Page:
High suggestions may come from the inflation markets: Mike Dolan
(The author is the Editor-in-Chief, Finance and Markets for Reuters News. All views expressed here are his own.)
LONDON, Feb. 6 / PRNewswire / – At a critical juncture in the return of the economy to normal, the inflation compass could become jumbled.
Global markets now depend on whether the post-pandemic economic recovery and massive financial support will sustainably raise inflation over time or possibly drive price hikes higher.
One of the few ways to gauge this is to look at key market and survey-based expectations.
These likely define your view of the speed with which central banks normalize lows. when or whether equity and bond markets that rely on this support are correct; or even the path of the world’s most important reserve currency.
However, there is good reason to suspect that signals from U.S. Treasury Department inflation-protected securities (TIPS), widely used by policy makers and asset managers, are skewed and too high, even as they draw some of the largest investment inflows in 6 months.
So-called “breakevens”, which reflect what investors see as the likely average inflation rates over 5, 10 and 30 years, are simply the gap between nominal bond yields and those on inflation-hedged bonds.
In theory, fear of rising inflation increases demand for inflation-linked bonds and lowers the TIPS rate of return – the “real” or inflation-adjusted rate of return – relative to nominal returns and to the point where the market clears in light of future inflation.
In addition to household surveys and various swap markets, the central banks then see how credible their inflation targets are.
Right now, they’re critical to determining if wild monthly price swings related to lockdowns and reopenings are nothing more than noise from base effects and bottlenecks.
Nonetheless, it is suspected that the limited supply of these bonds and the fact that the Federal Reserve is buying up a growing stake as part of its monetary policy is distorting its signal and overrating rather than underestimating market fears.
JPMorgan’s bond team suggests that the Fed’s “footprint” has become “oversized” in TIPS, largely because auction sizes have increased less than nominal bonds. Fed purchases more than fully absorbed net TIPS emissions last year and will likely continue to do so for the remainder of 2021, it said.
The Fed’s share of the TIPS market rose from less than 10% to 24% before the pandemic and primary trader positions fell even more than regular bonds.
At the very least, it would prevent the Fed from buying more TIPS if it wanted to adjust its $ 120 billion monthly commitment from mortgage bonds to government bonds, JPM said.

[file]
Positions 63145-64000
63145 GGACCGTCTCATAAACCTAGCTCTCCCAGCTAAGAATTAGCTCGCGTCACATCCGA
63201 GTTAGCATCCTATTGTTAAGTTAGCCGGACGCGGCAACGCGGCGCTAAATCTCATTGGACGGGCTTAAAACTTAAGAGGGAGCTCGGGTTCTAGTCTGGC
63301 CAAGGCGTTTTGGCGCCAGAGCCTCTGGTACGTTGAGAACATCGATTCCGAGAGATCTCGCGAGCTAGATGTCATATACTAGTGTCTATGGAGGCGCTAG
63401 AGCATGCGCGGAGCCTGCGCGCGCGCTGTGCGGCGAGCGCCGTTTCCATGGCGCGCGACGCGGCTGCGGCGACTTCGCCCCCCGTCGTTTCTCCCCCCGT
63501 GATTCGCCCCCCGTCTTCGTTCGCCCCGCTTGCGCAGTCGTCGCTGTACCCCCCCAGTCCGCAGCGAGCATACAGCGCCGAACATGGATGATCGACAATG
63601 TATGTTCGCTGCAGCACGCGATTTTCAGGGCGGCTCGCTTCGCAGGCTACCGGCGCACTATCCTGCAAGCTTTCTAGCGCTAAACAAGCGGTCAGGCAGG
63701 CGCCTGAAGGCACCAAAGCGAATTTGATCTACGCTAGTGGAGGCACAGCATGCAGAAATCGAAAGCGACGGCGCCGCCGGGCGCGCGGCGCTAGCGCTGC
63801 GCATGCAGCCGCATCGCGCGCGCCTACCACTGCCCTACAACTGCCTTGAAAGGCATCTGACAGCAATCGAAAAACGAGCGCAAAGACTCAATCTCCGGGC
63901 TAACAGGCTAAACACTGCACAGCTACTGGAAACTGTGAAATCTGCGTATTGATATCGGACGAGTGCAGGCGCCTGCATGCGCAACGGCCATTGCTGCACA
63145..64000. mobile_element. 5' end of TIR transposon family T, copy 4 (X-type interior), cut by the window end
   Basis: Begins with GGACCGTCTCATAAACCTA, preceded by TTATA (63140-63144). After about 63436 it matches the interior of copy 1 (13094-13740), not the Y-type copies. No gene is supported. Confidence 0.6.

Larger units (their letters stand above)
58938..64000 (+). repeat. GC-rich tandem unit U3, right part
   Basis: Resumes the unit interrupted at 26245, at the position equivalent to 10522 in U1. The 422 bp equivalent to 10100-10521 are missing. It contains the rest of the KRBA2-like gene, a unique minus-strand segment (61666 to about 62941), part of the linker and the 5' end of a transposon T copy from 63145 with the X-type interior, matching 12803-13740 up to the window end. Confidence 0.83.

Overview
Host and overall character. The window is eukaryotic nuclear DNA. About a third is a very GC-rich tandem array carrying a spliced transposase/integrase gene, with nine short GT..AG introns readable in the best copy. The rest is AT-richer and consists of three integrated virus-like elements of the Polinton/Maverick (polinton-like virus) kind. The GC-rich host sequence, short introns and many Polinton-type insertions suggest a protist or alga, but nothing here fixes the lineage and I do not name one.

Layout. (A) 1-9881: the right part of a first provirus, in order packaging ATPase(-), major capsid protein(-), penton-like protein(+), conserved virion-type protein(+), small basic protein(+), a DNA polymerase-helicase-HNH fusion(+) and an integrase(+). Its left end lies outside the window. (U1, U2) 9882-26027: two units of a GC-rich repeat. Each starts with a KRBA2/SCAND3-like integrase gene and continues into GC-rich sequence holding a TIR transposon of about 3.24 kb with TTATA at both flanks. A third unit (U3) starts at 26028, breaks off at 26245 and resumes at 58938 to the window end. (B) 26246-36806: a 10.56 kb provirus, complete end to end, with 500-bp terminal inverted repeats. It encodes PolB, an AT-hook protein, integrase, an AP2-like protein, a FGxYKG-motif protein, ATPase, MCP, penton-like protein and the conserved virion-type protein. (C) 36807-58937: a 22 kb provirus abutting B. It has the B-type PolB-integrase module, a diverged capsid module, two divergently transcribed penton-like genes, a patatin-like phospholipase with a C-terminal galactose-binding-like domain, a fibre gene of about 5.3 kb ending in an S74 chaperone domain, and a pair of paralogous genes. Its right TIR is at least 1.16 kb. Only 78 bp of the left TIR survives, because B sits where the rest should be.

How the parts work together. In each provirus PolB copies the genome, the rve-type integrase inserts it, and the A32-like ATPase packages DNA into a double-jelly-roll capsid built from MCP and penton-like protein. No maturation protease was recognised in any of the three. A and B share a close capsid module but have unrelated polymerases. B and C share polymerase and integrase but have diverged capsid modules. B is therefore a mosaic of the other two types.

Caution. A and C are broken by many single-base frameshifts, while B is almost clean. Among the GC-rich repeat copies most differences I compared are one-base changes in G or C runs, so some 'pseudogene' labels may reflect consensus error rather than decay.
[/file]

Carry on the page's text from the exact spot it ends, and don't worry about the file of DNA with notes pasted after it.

“Increasing the pace of monthly purchases in the product could create undue distortion that would make it more difficult to spot price signals from TIPS,” it said.
Some think that’s already happening. Oxford Economics’ John Canavan believes the bias is already “exaggerating” breakeven inflation rates.
So are 2.65% and 2.46% breakevens for 5 and 10 year TIPS really overcooked?
There is no shortage of private demand for these securities. Bank of America’s most recent weekly fund flow monitor shows the largest inflows into TIPS funds in 24 weeks.
But that demand on top of the Fed’s purchase has pushed real yields well below zero, hitting a record -1.9% on five-year TIPS.
Inflation-linked swap markets like the 5-year / 5-year forwards suggest lower interest rates of 2.40%.
Is the Fed distorting its own compass?
Perhaps knowing the offset is one of the reasons Fed officials are comfortable with expectations remaining “well anchored” while accepting rates above their core inflation target of 2% for a period is an integral part of their new strategy to average this goal over time.
The release of the Fed’s favored PCE core inflation measure on Friday is expected to hit 2.9% in April – still badly hit by pandemic bottlenecks.
As HSBC points out, the core PCE would have to average 3% for 12 months to pull a moving average of the past three years to 2.0% and even come close to satisfying the Fed’s new regime.
Surveys of expectations do not offer a crystal ball either.
The University of Michigan household surveys show that 1-year and 5-year expectations are above 4% and 3%, respectively, with 10-year highs. However, these have largely overstated the actual core PCE results over the past 25 years by a wide margin.
Private companies, who are price takers, setters, and collective bargaining agents, don’t seem much better.
A recent article by economists Bernardo Candia and Yuriy Gorodnichenko of the University of California, Berkeley and Olivier Coibion of the University of Texas examined their three-year-old quarterly survey of US firms for clues.
However, they found that this largely mirrored the household surveys, which continued to overestimate inflation, with large variances and disagreements, and frequent large changes in the assumptions made by companies.
Remarkably, less than a fifth of the polls’ executives even knew what the Fed’s inflation target was.
Economists conclude that corporate inflation expectations seem “anything but anchored”. However, they believe that one reason the “inattention” to monetary goals is how long inflation has not been a problem.
(by Mike Dolan, Twitter: @reutersMikeD. Charts by Stephen Culp, JPMorgan. Additional reporting by Karen Pierog. Editing by Alexander Smith)